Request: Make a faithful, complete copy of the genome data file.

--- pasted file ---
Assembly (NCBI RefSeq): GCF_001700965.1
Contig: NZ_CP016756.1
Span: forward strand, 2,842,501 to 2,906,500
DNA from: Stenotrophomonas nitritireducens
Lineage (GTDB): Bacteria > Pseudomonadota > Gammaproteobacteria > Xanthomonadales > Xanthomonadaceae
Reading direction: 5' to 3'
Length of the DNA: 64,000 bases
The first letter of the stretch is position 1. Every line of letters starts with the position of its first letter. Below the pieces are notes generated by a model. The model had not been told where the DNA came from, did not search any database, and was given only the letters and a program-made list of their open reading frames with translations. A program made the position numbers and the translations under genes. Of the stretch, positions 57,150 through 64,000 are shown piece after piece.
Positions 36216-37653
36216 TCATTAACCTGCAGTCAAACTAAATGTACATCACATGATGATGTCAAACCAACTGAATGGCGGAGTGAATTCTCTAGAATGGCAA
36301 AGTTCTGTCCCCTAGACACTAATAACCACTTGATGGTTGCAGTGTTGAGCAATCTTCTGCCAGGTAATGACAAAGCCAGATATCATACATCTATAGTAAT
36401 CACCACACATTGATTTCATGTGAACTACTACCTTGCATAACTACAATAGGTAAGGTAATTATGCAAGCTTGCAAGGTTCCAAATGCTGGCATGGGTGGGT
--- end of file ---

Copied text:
Assembly (NCBI RefSeq): GCF_001700965.1
Contig: NZ_CP016756.1
Span: forward strand, 2,842,501 to 2,906,500
DNA from: Stenotrophomonas nitritireducens
Lineage (GTDB): Bacteria > Pseudomonadota > Gammaproteobacteria > Xanthomonadales > Xanthomonadaceae
Reading direction: 5' to 3'
Length of the DNA: 64,000 bases
The first letter of the stretch is position 1. Every line of letters starts with the position of its first letter. Below the pieces are notes generated by a model. The model had not been told where the DNA came from, did not search any database, and was given only the letters and a program-made list of their open reading frames with translations. A program made the position numbers and the translations under genes. Of the stretch, positions 57,150 through 64,000 are shown piece after piece.
Positions 36216-37653
36216 TCATTAACCTGCAGTCAAACTAAATGTACATCACATGATGATGTCAAACCAACTGAATGGCGGAGTGAATTCTCTAGAATGGCAA
36301 AGTTCTGTCCCCTAGACACTAATAACCACTTGATGGTTGCAGTGTTGAGCAATCTTCTGCCAGGTAATGACAAAGCCAGATATCATACATCTATAGTAAT
36401 CACCACACATTGATTTCATGTGAACTACTACCTTGCATAACTACAATAGGTAAGGTAATTATGCAAGCTTGCAAGGTTCCAAATGCTGGCATGGGTGGGT